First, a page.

Breaking the Monopoly of Mediocrity Tour Stops in Indianapolis to Rally Thought Leaders in Education, Government, and Business, and Address Local Education Issues
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WASHINGTON, D.C.— The U.S. Chamber of Commerce’s Institute for a Competitive Workforce (ICW) released today guiding principles from a task force of business and chamber leaders for improving the federal financial aid system. The report titled, Redesigning Federal Financial Aid, shows that the system is overly complex and does not adequately emphasize completion or student outcomes.
A newsworthy number came out of McKinsey & Company’s recently released report Education to Employment: Designing a System That Works: according to estimates by the International Labour Organization, 75 million young people are unemployed worldwide. When taking into account the number of young people underemployed, 75 million triples to an even more astounding 225 million.
Usually this time of year, we dedicate this space to our annual plea to Santa Claus with all the things we had hoped to find under our tree. Despite being good boys and girls for several years now, our list is still mostly untouched and unfulfilled. Since Santa is apparently a selfish bloke, we’re taking our wish list to a slightly less miserly entity—Congress.
A sound economy, thriving business sector, and commitment to equal opportunity are three factors that have played a vital role in developing and maintaining the United States’ position as a world leader. We must remain committed to these factors to ensure our continued global success, and to do that, we must cultivate our greatest resource—the people who live and work here.
In the November 2011 State of Young America poll conducted by Young Invincibles and Dēmos, half of Americans aged 18 to 34 surveyed said they expected to be worse off than their parents. Even more disconcerting, more than three-quarters of those surveyed believed that the American middle class was disappearing. The bleak moods behind these findings are unsettling at best—alarming at worst—and are underscored by the latest Center for Labor Market Studies research indicating that teen and young adult employment rates have dropped to a new post-World War II low.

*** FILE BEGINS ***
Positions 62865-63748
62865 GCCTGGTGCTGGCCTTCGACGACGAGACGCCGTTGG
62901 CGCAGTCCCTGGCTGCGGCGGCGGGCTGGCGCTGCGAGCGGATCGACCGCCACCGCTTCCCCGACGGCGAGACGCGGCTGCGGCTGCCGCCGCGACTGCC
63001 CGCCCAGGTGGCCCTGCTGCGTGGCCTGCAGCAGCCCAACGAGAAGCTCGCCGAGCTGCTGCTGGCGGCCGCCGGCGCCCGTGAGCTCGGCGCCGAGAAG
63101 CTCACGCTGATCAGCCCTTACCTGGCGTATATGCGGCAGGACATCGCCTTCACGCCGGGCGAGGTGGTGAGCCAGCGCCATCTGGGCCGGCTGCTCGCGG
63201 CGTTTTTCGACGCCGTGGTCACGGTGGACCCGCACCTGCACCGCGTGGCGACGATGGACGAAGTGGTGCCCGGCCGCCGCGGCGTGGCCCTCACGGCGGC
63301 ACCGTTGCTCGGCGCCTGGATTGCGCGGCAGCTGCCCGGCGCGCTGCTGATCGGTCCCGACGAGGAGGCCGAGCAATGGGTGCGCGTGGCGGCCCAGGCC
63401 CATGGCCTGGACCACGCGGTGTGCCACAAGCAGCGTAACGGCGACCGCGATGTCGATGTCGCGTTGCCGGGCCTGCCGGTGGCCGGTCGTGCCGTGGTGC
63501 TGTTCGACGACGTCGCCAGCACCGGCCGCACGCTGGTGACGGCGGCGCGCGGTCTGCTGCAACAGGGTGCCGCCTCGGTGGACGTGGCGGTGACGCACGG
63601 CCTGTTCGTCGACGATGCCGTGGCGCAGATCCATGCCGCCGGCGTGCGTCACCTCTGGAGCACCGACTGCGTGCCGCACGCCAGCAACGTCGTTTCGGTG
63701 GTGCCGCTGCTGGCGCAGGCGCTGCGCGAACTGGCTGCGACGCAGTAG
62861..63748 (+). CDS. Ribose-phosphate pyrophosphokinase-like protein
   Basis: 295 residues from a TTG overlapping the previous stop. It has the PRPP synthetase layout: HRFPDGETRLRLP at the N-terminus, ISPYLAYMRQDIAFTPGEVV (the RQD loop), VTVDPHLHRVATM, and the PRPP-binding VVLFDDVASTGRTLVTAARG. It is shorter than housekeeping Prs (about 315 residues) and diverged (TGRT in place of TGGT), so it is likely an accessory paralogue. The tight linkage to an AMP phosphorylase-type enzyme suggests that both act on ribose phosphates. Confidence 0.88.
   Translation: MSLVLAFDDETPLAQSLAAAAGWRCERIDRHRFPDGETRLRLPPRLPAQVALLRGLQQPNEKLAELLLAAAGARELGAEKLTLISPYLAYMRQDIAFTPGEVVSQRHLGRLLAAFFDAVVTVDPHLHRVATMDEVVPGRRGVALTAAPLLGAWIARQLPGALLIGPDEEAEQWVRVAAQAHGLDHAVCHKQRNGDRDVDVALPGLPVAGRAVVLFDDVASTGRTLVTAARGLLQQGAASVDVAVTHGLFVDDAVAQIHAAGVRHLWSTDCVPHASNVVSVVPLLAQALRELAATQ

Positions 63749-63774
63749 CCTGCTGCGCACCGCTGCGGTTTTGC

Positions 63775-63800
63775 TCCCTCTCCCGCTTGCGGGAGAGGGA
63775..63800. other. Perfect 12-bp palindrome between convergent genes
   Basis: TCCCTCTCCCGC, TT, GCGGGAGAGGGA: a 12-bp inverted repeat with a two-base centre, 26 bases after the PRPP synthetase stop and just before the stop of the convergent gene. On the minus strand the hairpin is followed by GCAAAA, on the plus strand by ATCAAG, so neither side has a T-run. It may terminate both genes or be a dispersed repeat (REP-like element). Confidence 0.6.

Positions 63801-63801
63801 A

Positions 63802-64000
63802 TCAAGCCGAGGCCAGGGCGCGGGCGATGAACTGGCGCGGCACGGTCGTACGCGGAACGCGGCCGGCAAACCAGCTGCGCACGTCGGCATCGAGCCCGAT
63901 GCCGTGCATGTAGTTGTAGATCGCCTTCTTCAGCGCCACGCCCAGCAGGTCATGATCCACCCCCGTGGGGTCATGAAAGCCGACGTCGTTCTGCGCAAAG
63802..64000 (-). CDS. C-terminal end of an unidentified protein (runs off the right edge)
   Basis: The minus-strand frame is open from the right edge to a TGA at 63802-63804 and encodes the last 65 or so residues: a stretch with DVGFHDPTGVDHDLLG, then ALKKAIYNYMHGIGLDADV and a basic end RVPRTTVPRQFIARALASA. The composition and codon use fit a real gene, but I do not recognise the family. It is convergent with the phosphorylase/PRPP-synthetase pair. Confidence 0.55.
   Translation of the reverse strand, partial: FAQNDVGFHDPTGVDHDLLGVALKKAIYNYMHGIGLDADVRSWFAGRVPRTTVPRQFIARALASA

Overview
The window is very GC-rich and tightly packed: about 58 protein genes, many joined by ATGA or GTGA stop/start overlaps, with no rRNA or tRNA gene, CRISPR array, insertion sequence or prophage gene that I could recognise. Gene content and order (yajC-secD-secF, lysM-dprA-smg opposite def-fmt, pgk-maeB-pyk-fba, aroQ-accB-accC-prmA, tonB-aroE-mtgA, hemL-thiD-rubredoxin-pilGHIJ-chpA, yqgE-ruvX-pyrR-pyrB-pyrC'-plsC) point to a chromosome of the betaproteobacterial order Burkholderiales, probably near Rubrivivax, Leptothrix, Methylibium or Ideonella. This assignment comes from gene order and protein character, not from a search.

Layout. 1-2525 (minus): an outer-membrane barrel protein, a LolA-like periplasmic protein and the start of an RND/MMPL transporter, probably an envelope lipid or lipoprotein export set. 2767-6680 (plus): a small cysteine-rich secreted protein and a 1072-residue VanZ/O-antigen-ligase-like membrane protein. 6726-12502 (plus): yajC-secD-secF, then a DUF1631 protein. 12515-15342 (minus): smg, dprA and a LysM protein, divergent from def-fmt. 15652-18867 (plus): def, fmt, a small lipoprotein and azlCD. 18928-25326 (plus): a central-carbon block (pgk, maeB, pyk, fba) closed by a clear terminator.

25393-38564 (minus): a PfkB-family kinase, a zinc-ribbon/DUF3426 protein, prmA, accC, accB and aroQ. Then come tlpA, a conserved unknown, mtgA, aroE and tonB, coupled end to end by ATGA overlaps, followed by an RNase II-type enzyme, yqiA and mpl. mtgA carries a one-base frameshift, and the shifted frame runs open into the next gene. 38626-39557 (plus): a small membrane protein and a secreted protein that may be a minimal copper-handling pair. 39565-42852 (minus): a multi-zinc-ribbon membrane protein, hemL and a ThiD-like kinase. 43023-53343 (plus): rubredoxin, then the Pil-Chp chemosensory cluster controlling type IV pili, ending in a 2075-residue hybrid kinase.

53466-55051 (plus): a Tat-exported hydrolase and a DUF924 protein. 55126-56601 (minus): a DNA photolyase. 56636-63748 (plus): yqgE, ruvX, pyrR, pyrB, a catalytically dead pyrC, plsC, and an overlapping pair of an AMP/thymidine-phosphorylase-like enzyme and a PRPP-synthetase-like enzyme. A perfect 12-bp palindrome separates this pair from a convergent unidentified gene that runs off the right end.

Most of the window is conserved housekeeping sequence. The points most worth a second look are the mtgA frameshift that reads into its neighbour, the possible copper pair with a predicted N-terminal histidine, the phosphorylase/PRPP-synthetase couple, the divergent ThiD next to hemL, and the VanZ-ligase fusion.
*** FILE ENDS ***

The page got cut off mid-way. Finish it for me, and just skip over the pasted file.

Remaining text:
It has been twenty years since the first charter school opened in Minnesota. Over the last two decades, many states across the nation have acknowledged the urgent need to disrupt the public education system in a way that improves student achievement through innovation. On November 6, 2012, voters in Washington and Georgia voted in favor of expanding charter schools in their states.
Economists Robert E. Martin of Centre College and R. Carter Hill of Louisiana State University, sought to quantify the impact of two largely accepted principles that drive costs at universities. The first—called “Baumol’s cost disease”—argues that increased costs are driven by the macro economy, since colleges are service-heavy entities and service industries are more sensitive to wage increases.
We recently survived another campaign season in which we saw rigorous battles for President, Congress, Senate, and state legislative races across the country. Record money was spent, the ads were negative, and tensions between both parties remain at epic levels. The time for rhetoric is over, especially when it comes to establishing important public policy to solve the skills gap and crafting a workforce development strategy that keeps the United States competitive in the global marketplace.
We’re at a critical time in higher education. More of our students must earn higher degrees than ever before. The United States boasts some of the finest institutions in the world and, further, by some measures, stands as an international leader. By other measures, however, there is cause for concern. Currently, only a little more than 50 percent of all students who start a four-year degree program earn their degree within six years. In Texas, it is even less.